Perhaps I should have highlighted more clearly for our northern audience that the bulk of the speech was on policy detail, not attacks. That’s apt to go over our policy free heads.

  • the rich get richer

    The sooner that the Irish people coral ff/fg/lab into one single party the better.

    They have effectively been one party for as long as anyone can remember.

    One party pretending to be three ! ! !

  • mickfealty

    You cannot do that with slogans and gesture politics. The Irish Left has left a big fat hole for FF to reinsert itself into over Irish Water. The anti payment campaign is a re-cycling of an old Labour party campaign from the 70s/80s.

    If Labour had stayed on the opposition benches in 2011 it could have killed FF and concentrated on becoming the new FF. It didn’t, and the project failed because the left essentially straddles government and opposition.

    Split as ever.

  • the rich get richer

    ” ” concentrated on becoming the new FF. It didn’t, and the project failed because the left essentially straddles government and opposition ” ”

    Thats pretty much the same as what I said.

    They (fg/lab/ff) are one party pretending to be three.

    There is probably not one single thing that any of these parties have done in government that the others would have done differently.

    Don’t listen to what they say, watch what they do ! ! !

  • mickfealty

    It has a wee bit more detail than yours, along with focus on the failure of the left to take the space [temporarily?] vacated by FF.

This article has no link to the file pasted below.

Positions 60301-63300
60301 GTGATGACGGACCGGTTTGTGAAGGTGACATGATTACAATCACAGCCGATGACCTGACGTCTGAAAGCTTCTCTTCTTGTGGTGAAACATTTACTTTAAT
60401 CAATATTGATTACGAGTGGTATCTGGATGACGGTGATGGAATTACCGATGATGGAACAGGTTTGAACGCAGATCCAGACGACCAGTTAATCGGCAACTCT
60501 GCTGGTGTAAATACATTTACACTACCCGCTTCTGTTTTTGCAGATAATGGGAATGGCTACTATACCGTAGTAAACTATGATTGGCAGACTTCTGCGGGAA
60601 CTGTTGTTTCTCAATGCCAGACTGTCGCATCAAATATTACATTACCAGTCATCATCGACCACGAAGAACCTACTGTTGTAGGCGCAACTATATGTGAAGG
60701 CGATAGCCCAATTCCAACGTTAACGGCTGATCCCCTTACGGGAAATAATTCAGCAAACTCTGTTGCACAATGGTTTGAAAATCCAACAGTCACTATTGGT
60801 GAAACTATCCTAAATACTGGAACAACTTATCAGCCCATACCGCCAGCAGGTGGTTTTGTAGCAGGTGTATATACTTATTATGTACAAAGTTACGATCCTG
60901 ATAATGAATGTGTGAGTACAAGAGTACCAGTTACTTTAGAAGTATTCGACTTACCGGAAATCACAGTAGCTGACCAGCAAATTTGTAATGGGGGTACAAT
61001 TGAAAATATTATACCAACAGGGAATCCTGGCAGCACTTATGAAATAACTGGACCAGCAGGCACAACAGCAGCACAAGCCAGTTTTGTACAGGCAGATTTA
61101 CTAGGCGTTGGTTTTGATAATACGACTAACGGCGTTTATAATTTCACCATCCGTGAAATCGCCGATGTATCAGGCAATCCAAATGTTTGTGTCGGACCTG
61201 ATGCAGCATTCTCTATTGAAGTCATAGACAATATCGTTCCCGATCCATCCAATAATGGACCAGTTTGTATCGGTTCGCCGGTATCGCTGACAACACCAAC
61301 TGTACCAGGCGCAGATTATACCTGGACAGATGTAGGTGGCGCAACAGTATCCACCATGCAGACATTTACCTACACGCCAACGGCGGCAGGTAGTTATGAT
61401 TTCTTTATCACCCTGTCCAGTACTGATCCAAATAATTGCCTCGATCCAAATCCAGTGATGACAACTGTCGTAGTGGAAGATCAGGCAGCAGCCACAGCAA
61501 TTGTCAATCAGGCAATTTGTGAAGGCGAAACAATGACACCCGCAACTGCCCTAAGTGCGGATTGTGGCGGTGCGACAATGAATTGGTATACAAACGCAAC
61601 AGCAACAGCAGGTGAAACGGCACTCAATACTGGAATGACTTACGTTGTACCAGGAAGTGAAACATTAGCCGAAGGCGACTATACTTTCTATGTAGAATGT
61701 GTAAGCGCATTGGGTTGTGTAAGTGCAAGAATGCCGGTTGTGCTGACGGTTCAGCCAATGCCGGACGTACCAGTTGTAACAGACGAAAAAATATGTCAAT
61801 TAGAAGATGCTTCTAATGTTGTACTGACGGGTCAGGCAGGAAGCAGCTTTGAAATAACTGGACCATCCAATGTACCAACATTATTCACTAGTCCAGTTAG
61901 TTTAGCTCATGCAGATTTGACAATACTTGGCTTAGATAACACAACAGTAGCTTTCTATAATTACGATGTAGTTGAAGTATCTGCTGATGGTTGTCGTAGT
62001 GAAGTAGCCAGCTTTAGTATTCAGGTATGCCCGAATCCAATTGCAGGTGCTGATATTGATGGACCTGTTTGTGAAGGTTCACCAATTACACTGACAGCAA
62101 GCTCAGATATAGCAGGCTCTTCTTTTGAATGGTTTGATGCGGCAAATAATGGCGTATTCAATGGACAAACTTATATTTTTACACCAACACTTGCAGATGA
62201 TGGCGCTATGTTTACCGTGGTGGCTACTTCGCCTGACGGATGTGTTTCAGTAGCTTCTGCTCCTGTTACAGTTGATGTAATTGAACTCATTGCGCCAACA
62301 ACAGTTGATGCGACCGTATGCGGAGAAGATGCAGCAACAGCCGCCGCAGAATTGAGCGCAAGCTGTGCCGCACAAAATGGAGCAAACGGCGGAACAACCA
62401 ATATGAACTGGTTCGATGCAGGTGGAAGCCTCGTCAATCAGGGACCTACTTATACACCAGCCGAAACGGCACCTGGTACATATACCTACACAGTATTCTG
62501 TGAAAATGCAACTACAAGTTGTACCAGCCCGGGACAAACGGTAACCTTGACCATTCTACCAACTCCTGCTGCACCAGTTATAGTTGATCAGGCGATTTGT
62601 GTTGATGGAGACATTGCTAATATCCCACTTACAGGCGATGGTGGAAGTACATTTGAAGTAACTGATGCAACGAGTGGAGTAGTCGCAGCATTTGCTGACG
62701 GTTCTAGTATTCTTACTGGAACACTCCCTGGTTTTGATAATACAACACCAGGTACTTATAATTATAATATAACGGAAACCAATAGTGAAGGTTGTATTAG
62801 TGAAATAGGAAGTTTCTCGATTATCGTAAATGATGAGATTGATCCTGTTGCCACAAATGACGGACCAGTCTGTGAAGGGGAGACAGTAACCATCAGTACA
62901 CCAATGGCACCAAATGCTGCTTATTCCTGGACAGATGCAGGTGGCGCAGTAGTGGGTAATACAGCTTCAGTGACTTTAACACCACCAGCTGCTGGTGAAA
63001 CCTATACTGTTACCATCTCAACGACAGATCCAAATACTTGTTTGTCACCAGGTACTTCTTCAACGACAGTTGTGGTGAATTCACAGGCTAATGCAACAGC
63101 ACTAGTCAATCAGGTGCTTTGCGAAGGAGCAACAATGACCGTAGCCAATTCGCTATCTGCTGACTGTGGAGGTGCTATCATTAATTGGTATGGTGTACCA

Policy is ‘do’ or ‘not do’. No policy is just another promissory note.

  • JohnTheOptimist

    FF’s main problem at present is that, through its espousal of social liberalism, it has antagonised its socially conservative base in rural and small-town Ireland without winning any support from middle-class urban liberals. The current FF leader’s main objective in life appears to be to get patted on the head by the Irish Times by agreeing to their every demand in relation to gay marriage, surrogacy, abortion and other issues. But, no matter how much Michael Martin prostrates himself before the West Brit Dublin 4 liberal set, they are never going to vote for him. Not in a million years. FF should learn from their mirror-image, the currently much more electorally successful DUP, how to stay in touch with their rural and small-town socially conservative base. I don’t expect the gay marriage referendum to fail (I myself am not bothered about it either way), but I’d expect a sizeable ‘no’ vote of around 35-40%. These people are currently totally unrepresented in the Dail.